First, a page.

0
P E R
U N I T
T I M E
TIME
Figure 5.
t
ZONE A
ZONE B h
ZONE C
0
H
0
T
i
INSPECT IN ZONE A . is defined as f(t). when an impending failure is discovered. The length of time before an impending failure may be discovered is
12
.
Zone B.zone B 3) The machinery failed before an inspection took place . Possibilities when an inspection takes place. Optimum predictive maintenance schedule.NO IMPACT SAME AS RUN TO FAILURE
Figure 6.
Referring to Figure 6. there are three possibilities when an inspection takes place: 1) No problems are found .

Determining the probabilities above can be difficult if f(t) and h(x) are not normally distributed. the time to fail follows the Weibull distribution with a shape parameter of 1. It is assumed that the system is restored to a state that is "as good as new" following a failure or the detection of an impending failure. and a location parameter of 10. making this assumption would limit the applications of a solution since the most common distribution for failure times is the Weibull distribution. T2 being the time of the second inspection. P(t>Ti) is the probability of a failure before an inspection takes place (zone C). a scale parameter of 30.
13
. all probabilities must be computed with the knowledge of system survival until time = Ti-1.
EXAMPLE 4
Consider the case where an inspection costs $50 (A=50). etc.
Solution Since the shape parameter of the Weibull distribution is equal to 1.g( z ) = f ( t ) − h ( x )
(5)
If an inspection takes place in zone A. the time between each successive inspection will be constant.) that minimizes the total savings per unit time. If an inspection takes place in zone B. A solution for T1 can be found with less difficulty than solutions for T2. P( H0<t<Ti) is the probability the inspection takes place in zone B. the cost of an inspection has been incurred and no savings have been realized.0 for the time to fail distribution. After the first inspection has taken place. and a location parameter of 0. The total savings per unit time is
S=
P(t < H0)(−A) + P(H0 < t < Ti)(B − A) P(t > Ti)M + P(t < Ti)Ti
(6)
P(t<H0) is the probability that the inspection takes place in zone A. T3. An inspection cannot take place in zone C. a failure costs $900 (B=900). the cost of an inspection has been incurred and the cost of a failure has been prevented. However. The optimum point is shown graphically in the figure below. Using the following definitions A = cost per inspection B = cost per failure Ti = the time of inspection i M = the average time to fail given a failure and survival to the previous inspection time. the system has failed. The lapse distribution is Weibull with a shape parameter of 5. a scale parameter of 200 days. The problem is to determine the values of Ti (T1 being the time for the first inspection. etc.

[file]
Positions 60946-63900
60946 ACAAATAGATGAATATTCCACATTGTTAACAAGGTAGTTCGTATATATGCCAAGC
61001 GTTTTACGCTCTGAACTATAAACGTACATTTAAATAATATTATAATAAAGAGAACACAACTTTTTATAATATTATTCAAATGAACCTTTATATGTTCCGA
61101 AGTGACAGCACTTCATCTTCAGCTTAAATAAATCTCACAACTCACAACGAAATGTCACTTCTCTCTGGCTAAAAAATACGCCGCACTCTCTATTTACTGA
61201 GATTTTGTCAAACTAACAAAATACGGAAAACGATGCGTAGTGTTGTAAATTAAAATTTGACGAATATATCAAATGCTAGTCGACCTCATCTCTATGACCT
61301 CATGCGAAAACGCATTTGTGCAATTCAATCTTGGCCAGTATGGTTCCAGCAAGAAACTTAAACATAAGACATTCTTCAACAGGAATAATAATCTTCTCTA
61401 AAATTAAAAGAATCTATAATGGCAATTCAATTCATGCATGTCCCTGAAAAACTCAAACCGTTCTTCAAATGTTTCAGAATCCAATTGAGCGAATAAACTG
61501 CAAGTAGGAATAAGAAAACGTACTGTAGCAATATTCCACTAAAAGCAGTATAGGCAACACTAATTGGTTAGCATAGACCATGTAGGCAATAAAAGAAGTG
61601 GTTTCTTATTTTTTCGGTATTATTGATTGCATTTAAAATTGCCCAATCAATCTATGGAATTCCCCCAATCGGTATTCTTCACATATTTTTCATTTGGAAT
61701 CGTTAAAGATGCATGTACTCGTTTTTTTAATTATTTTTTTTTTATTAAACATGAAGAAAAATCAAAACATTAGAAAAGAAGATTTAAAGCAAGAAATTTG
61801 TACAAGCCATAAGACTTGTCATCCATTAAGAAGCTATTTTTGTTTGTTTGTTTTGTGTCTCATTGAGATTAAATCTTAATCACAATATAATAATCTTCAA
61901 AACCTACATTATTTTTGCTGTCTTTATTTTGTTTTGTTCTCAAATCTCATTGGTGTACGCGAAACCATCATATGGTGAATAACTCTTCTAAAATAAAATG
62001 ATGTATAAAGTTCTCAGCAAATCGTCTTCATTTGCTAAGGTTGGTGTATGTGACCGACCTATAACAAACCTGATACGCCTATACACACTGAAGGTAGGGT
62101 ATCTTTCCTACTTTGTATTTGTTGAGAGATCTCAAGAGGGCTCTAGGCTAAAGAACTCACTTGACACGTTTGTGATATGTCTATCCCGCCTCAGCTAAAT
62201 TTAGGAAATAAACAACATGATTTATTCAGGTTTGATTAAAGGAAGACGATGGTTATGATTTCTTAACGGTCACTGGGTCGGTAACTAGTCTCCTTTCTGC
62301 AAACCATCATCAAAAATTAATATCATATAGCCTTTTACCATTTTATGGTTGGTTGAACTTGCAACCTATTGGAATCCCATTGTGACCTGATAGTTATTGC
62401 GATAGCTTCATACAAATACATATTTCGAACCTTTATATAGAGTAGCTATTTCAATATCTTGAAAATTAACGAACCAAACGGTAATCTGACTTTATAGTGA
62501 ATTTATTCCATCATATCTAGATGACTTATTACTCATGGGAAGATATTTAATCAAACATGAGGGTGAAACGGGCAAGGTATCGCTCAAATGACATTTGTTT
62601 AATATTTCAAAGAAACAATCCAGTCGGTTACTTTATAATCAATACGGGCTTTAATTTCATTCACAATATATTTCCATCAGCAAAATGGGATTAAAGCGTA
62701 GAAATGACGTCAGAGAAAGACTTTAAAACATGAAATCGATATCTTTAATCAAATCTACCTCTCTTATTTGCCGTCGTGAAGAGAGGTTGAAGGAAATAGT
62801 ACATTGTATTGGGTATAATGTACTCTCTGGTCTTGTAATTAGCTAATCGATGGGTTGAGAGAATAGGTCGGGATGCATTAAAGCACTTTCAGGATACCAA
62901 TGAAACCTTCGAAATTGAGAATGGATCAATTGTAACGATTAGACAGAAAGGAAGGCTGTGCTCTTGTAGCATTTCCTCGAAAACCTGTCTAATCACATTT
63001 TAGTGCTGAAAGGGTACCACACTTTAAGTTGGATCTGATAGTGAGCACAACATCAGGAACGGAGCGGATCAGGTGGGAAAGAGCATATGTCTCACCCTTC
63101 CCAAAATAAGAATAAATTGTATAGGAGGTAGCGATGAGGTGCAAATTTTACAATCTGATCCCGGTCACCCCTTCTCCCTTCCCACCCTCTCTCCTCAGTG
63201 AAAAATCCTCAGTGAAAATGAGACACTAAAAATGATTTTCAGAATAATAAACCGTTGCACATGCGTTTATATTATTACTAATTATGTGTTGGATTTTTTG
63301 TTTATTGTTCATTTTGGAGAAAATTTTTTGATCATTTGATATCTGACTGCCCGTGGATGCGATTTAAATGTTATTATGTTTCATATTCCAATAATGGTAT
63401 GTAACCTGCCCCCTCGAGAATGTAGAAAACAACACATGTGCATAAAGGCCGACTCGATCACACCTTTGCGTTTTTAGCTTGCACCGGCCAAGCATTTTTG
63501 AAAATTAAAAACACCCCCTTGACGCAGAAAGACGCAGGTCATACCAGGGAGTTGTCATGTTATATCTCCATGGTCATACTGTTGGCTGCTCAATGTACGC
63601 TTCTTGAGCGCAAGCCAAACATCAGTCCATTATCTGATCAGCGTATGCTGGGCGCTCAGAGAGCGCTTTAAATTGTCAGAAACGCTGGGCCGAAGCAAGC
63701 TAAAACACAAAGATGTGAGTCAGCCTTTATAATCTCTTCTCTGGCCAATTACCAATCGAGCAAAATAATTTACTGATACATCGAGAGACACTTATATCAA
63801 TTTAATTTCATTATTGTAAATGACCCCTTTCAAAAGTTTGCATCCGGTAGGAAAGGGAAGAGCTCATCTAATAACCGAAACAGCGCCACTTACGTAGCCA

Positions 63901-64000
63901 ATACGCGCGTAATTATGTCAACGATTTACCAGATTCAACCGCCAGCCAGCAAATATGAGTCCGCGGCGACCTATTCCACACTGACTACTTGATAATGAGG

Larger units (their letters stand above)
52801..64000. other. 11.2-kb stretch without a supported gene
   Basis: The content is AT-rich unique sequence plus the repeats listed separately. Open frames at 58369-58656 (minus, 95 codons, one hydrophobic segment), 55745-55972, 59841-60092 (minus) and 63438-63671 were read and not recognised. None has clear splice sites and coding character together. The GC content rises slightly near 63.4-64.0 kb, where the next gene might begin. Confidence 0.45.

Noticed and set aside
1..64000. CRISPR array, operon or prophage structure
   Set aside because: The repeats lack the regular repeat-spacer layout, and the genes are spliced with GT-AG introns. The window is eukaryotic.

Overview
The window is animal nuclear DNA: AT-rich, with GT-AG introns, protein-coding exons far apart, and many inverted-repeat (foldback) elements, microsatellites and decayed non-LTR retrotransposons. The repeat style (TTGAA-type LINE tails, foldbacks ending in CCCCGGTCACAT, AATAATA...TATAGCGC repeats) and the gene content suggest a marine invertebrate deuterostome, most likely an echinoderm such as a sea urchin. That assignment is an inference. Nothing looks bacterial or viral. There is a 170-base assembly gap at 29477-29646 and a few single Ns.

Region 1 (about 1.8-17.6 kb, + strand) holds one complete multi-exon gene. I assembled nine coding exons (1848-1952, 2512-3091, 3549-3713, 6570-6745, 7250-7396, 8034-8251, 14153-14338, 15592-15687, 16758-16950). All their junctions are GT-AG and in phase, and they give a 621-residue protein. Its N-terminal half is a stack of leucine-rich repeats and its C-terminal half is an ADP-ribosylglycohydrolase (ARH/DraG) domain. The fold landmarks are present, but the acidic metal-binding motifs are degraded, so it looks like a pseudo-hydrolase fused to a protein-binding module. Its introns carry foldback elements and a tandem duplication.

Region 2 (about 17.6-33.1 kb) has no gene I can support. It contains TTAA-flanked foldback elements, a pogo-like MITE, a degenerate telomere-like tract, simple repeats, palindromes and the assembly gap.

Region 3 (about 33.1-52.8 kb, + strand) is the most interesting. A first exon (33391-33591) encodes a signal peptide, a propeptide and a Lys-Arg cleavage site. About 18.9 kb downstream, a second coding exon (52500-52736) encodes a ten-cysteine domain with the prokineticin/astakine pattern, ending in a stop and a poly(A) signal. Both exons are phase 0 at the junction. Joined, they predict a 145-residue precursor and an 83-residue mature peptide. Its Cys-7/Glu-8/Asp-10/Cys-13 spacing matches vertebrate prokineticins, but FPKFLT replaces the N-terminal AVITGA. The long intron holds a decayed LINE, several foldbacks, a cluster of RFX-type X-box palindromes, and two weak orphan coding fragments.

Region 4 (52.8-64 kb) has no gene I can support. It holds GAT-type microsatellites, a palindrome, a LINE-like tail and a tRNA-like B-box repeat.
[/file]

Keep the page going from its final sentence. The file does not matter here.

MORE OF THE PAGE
5 (an increasing failure rate). and the third 182 days. and predictive maintenance are all tools that can be used to reduce maintenance expenses. The variance of the Weibull distribution decreases as the shape parameter increases.32
2
SAVINGS ($ PER DAY)
0
-2
-4
-6
-8
-10 0 10
14
20
30
36
40
50
60
DAYS BETWEEN INSPECTIONS
Figure 7.
CONCLUSIONS
Preventive maintenance. This increase is because the variance of the time to fail distribution is less for this example than for Example 4. the optimum time for the second inspection is 152 days. inspections.4
2. maximum gain is obtained by using these tools correctly.0 (a constant failure rate) to 2. The optimum time for the first inspection is now 120 days as opposed to 36 days when the failure rate was constant.
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. If there is no failure or detection of an impending failure. Significant financial gains can be made by collecting failure data and optimizing maintenance schedules. Optimum schedule for predictive maintenance. Like any tool. Notice that the time between each successive inspection is decreasing.
EXAMPLE 5
Suppose the shape parameter for the time to fail distribution in Example 4 were changed from 1.

Espinoza Consulting.
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. Jack (1994). Quality Publishing. Bryan (1994). Newburgh.. Bryan (1994).679. Dodson. Milwaukee. Quality Press. and Morganstein. pp. Bryan and Kirkland." Quality Progress. Dodson. "Using Statistical Thinking to Solve Maintenance Problems. Dodson. Indiana. The Reliability & Maintenance Analyst. (May 1989). Tucson. Weibull Analysis . Vol. 667 . pp. M." Quality Engineering.60. Arizona. D. 55 . 4. No.with software. 6. J.. Wisconsin. "Determining the Optimum Schedule for Preventive Maintenance.REFERENCES
Brick. Michael. Bryan (1994). Dodson. Reliability Engineering. ASQC.